What Is Counseling?
Counseling (which is synonymous with therapy) literally means “to help” and/or “provide guidance” to someone. Generally, when people seek counseling, they are seeking professional help with something in their or a loved one’s life. Counseling can be done individually, with a family member(s), with a significant other, and/or in group settings and may occur in person, on the phone or over the computer. It will be tailored to what the client’s needs are when they seek help. When in counseling, people have the opportunity to be vulnerable and share personal information (which we understand can be scary!) in an effort to start the journey to becoming a healthier version of themselves and begin living their best life possible.
Counselors offer a safe place to discuss various life events (whether they’re in the past, current or upcoming) and will never pass judgment. In short, counseling (or therapy) is a process of meeting with a trained professional to resolve various life happenings. People have a stereotypical view of counseling that involves someone laying on a couch and repeatedly hearing, “How does that make you feel?”. While there is generally comfortable furniture in the therapy room and that question may be asked to help process statements, counseling is MUCH more than just talking to a therapist and talking about your feelings.
Why Do People Go To Counseling?
People go to counseling for a multitude of problems. Some people may start going to therapy to address major life transitions e.g, having children, getting married, going through a divorce; when in need of managing mental health conditions e.g., depression, anxiety; everyday stressors, and/or with the intention of improving their relationships with themselves and others. Counseling can address someone’s drug use, sexuality, communication concerns, identity issues, etc. There is no wrong reason to go to therapy. Whether you perceive your problem as big or small, there is someone who can help you navigate the uncertainties of your life and process these things with you.
Can I Go Even If I Don’t Have A Problem?
ABSOLUTELY! There is a huge misconception that in order for people to go to counseling, they must be “crazy”; that is absolutely not true. In fact, the majority of people who go to counseling are ordinary people who are struggling with common, everyday issues. Because of the stigma that exists with going to counseling, people often think that if they begin therapy, there is something wrong with them. For example, if someone is seeking couples counseling, they may believe it must be because they are failing as a couple or if people need parenting support. Then in their mind, clearly it is because they are not good parents. Know that is entirely false and it is completely okay (and normal) to seek help.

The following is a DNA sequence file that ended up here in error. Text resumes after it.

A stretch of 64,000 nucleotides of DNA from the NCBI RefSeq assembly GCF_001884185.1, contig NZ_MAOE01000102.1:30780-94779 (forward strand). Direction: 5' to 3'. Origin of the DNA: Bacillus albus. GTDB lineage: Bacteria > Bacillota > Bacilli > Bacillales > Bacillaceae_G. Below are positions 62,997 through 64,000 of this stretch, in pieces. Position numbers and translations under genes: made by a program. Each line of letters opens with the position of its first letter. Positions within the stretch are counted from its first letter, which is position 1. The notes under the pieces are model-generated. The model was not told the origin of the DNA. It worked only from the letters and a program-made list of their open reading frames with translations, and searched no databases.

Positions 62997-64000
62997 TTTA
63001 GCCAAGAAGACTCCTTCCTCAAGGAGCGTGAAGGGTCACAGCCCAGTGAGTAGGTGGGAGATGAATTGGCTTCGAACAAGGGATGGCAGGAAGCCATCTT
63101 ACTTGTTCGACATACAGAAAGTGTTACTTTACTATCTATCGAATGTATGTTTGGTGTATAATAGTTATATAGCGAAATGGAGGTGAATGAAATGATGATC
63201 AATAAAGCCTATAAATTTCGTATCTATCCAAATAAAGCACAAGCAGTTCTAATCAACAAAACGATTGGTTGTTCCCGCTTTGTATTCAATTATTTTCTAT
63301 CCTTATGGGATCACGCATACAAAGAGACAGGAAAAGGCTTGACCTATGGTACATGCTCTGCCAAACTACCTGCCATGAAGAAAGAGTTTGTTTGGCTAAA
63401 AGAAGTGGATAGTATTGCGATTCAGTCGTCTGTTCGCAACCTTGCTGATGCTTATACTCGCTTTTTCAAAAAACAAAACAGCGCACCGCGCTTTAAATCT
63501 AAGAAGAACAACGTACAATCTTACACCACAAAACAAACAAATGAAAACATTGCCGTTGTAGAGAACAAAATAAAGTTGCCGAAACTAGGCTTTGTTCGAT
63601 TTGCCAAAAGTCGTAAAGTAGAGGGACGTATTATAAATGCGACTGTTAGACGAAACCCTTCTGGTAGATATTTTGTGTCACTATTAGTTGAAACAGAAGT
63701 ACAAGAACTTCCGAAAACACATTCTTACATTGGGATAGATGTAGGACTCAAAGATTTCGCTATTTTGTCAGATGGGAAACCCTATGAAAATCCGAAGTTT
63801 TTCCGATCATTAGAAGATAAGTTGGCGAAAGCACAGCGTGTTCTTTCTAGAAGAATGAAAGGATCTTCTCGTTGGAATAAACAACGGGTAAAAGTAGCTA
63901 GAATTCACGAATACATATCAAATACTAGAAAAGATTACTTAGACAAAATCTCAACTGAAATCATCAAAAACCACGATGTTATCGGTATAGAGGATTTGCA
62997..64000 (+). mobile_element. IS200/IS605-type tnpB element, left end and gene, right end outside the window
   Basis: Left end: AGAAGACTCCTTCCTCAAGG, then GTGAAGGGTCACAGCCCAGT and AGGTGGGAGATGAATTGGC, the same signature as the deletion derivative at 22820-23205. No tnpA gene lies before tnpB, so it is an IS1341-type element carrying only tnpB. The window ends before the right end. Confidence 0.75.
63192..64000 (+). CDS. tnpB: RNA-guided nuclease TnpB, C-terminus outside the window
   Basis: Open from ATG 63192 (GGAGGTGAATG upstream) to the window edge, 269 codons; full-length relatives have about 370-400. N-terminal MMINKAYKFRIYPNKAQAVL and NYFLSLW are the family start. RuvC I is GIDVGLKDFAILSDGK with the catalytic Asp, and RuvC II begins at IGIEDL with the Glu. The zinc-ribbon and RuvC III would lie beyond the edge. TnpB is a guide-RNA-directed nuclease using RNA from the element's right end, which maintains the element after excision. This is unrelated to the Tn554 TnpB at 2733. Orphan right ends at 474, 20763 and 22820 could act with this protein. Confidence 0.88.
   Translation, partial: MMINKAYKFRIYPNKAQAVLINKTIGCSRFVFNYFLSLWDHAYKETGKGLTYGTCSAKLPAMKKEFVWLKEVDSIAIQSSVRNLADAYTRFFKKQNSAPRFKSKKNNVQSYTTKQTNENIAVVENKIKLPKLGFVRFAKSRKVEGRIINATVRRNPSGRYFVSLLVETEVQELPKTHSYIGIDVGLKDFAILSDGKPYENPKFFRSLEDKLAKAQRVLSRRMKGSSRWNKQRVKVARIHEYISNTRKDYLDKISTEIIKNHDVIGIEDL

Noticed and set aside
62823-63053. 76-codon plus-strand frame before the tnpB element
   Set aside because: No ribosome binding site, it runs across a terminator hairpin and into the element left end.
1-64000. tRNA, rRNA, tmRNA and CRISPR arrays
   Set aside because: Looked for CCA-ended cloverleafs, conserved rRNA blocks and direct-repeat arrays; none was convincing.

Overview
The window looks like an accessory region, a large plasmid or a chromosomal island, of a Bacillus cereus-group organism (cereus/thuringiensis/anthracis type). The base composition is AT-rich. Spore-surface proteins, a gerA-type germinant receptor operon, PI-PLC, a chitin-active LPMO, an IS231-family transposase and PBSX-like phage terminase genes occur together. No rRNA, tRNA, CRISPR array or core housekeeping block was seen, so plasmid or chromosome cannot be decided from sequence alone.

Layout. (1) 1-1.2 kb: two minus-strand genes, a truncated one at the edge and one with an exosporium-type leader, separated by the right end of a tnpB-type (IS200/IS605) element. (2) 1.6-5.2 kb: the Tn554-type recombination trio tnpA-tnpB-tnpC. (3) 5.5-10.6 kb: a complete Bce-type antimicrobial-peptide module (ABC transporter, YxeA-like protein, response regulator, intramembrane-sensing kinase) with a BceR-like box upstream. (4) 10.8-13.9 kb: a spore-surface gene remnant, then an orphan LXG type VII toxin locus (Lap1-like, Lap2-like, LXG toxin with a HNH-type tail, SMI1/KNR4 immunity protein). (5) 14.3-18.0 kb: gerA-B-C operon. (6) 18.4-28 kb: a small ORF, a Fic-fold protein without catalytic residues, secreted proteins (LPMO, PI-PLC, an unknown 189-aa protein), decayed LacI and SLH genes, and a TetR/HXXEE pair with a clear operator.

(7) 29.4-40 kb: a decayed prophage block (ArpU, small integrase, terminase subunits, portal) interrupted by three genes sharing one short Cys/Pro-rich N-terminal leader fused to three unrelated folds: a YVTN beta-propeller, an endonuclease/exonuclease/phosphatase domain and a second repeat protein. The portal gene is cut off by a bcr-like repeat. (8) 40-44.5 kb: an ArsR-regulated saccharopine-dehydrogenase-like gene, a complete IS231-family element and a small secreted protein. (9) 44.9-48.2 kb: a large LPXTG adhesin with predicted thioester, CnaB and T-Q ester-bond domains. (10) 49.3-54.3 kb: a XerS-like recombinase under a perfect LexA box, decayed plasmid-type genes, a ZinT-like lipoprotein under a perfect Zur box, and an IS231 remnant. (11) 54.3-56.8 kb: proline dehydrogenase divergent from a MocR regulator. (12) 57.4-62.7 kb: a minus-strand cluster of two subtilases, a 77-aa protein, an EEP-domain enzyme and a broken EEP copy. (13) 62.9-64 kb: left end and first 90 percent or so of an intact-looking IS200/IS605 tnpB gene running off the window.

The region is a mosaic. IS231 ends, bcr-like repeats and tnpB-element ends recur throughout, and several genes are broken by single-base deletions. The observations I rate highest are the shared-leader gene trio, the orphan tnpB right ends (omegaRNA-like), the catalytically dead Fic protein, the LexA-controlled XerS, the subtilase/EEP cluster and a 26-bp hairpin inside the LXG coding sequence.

How Long Does Counseling Take?
This question is arguably impossible to answer, but it’s definitely best for clients to go to therapy on a weekly basis for at least 6-8 weeks to build rapport and have a good relationship with their counselor. This allows the therapist and client to get in a regular routine of meeting and getting to know one another and working through various problems. At that point in time, clients and their counselors can evaluate the relationship that has been built so far and the progress that has been made and determine what therapeutic goals have not been met.
In many cases, in therapy, more issues will be explored than the ones that initially brought the client to therapy. It is important to acknowledge that going to therapy takes courage and dedication. Counseling does not offer a quick-fix to things. Progress happens gradually, but it gives people necessary life skills and coping mechanisms to use for the long-run.
What Are The Benefits Of Going To Counseling?
Where do I begin? Different benefits of going to counseling include, but are not limited to: greater self-awareness and confidence, improved relationships, stress alleviation, less anxiety, better communication, enhanced relationships, peace of mind, life satisfaction, etc. If you put in the work to improve yourself, with the right counselor, you can empower self-growth and ultimately lead a happier, healthier life.
“But the most exciting, challenging and significant relationship of all is the one you have with yourself.” -Carrie Bradshaw